In a little more than six months, the Affordable Care Act will change the lay of the land for healthcare in this country. For hospitals, it continues changes that started a decade ago, says Richard Umbdenstock, the president of the American Hospital Association, who was in Syracuse Monday.
Medicare will look different a year from now, as the Affordable Care Act goes into effect. But, Medicare advocates are worried about some potential changes to the program that pays for health care for the elderly.
The Roman Catholic Church continues it's opposition to the Affordable Care Act clause that requires employers to pay for birth control, a practice the church opposes. But the fight has gone beyond the confines of the Catholic Church.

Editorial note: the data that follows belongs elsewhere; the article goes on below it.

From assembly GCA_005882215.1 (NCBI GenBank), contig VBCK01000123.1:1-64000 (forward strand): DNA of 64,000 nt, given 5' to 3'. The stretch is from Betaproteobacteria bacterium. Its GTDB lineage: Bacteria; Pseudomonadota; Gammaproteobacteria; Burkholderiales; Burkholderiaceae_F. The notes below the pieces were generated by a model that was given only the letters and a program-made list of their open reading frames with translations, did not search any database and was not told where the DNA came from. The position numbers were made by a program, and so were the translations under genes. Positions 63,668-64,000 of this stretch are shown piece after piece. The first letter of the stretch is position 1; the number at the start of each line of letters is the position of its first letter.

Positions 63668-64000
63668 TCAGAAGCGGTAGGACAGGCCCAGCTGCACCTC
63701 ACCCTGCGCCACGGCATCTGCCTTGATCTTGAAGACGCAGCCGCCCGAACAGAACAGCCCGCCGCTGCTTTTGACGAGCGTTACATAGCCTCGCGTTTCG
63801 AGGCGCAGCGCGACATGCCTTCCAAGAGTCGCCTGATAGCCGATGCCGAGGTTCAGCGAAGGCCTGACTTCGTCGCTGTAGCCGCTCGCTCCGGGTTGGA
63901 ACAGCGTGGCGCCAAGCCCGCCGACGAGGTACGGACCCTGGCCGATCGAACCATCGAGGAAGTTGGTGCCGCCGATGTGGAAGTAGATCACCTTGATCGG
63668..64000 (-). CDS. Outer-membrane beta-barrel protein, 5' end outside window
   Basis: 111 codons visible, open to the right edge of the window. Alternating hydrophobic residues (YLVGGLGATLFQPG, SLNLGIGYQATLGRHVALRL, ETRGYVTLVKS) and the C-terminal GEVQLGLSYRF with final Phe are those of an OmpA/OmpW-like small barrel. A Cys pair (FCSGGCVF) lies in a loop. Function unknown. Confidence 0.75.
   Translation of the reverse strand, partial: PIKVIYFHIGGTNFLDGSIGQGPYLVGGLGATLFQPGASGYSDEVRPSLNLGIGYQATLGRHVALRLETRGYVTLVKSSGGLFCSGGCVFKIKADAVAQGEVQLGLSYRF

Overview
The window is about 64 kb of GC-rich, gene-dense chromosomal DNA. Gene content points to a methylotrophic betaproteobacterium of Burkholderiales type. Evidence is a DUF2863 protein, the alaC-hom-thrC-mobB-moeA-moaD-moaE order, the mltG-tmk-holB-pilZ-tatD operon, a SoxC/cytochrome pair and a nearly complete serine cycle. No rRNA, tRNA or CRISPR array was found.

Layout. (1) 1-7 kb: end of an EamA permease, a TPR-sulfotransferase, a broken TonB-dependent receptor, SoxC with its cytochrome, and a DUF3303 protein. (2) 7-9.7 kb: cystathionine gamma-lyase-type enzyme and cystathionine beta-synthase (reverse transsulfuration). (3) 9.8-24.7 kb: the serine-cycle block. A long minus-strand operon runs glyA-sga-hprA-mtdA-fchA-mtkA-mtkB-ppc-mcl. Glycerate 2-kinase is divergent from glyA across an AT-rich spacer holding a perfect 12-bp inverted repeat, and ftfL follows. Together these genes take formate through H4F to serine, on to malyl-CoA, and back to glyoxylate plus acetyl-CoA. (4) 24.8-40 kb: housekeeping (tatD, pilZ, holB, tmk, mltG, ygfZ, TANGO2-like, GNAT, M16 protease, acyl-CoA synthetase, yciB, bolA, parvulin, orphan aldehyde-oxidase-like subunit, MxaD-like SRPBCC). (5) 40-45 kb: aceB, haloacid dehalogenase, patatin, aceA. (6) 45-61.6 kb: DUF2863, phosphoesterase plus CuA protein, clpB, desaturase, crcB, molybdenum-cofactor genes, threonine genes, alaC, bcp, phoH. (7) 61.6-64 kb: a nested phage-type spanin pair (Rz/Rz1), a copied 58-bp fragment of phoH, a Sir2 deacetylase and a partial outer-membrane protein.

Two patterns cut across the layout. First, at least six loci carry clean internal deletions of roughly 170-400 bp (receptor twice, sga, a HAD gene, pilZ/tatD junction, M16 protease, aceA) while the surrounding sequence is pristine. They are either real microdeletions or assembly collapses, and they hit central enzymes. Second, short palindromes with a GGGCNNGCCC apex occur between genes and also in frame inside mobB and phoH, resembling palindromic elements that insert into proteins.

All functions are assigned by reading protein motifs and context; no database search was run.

If, like many Americans, you’re worried about the future of Medicare, you’ll want to listen closely to this conversation about the program and the contentious politics surrounding it. In a very information-rich interview, nationally recognized expert and University of North Carolina professor Jonathan Oberlander breaks down the elements of Medicare, the different proposals to change it, and explains why this huge—and popular—government program has become such a political lightning rod in recent years. He also prognosticates about different possible futures in terms of Medicare’s structure